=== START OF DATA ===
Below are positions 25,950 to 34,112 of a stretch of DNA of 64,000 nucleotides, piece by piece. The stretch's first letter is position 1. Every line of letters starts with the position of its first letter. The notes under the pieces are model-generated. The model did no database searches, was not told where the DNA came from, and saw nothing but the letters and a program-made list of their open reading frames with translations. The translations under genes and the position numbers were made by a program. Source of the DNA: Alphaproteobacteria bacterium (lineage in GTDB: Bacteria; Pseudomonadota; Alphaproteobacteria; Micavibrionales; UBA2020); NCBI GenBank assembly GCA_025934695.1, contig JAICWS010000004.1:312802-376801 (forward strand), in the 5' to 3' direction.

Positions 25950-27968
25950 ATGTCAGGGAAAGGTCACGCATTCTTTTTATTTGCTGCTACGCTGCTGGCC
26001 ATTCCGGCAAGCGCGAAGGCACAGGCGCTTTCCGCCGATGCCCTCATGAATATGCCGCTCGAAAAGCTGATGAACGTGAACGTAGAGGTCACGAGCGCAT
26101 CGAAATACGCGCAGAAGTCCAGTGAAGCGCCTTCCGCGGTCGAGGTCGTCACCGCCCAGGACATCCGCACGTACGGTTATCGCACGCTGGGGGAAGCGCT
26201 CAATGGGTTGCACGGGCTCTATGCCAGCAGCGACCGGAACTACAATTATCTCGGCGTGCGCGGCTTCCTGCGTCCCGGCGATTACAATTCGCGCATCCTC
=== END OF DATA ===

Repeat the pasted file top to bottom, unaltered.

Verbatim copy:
Below are positions 25,950 to 34,112 of a stretch of DNA of 64,000 nucleotides, piece by piece. The stretch's first letter is position 1. Every line of letters starts with the position of its first letter. The notes under the pieces are model-generated. The model did no database searches, was not told where the DNA came from, and saw nothing but the letters and a program-made list of their open reading frames with translations. The translations under genes and the position numbers were made by a program. Source of the DNA: Alphaproteobacteria bacterium (lineage in GTDB: Bacteria; Pseudomonadota; Alphaproteobacteria; Micavibrionales; UBA2020); NCBI GenBank assembly GCA_025934695.1, contig JAICWS010000004.1:312802-376801 (forward strand), in the 5' to 3' direction.

Positions 25950-27968
25950 ATGTCAGGGAAAGGTCACGCATTCTTTTTATTTGCTGCTACGCTGCTGGCC
26001 ATTCCGGCAAGCGCGAAGGCACAGGCGCTTTCCGCCGATGCCCTCATGAATATGCCGCTCGAAAAGCTGATGAACGTGAACGTAGAGGTCACGAGCGCAT
26101 CGAAATACGCGCAGAAGTCCAGTGAAGCGCCTTCCGCGGTCGAGGTCGTCACCGCCCAGGACATCCGCACGTACGGTTATCGCACGCTGGGGGAAGCGCT
26201 CAATGGGTTGCACGGGCTCTATGCCAGCAGCGACCGGAACTACAATTATCTCGGCGTGCGCGGCTTCCTGCGTCCCGGCGATTACAATTCGCGCATCCTC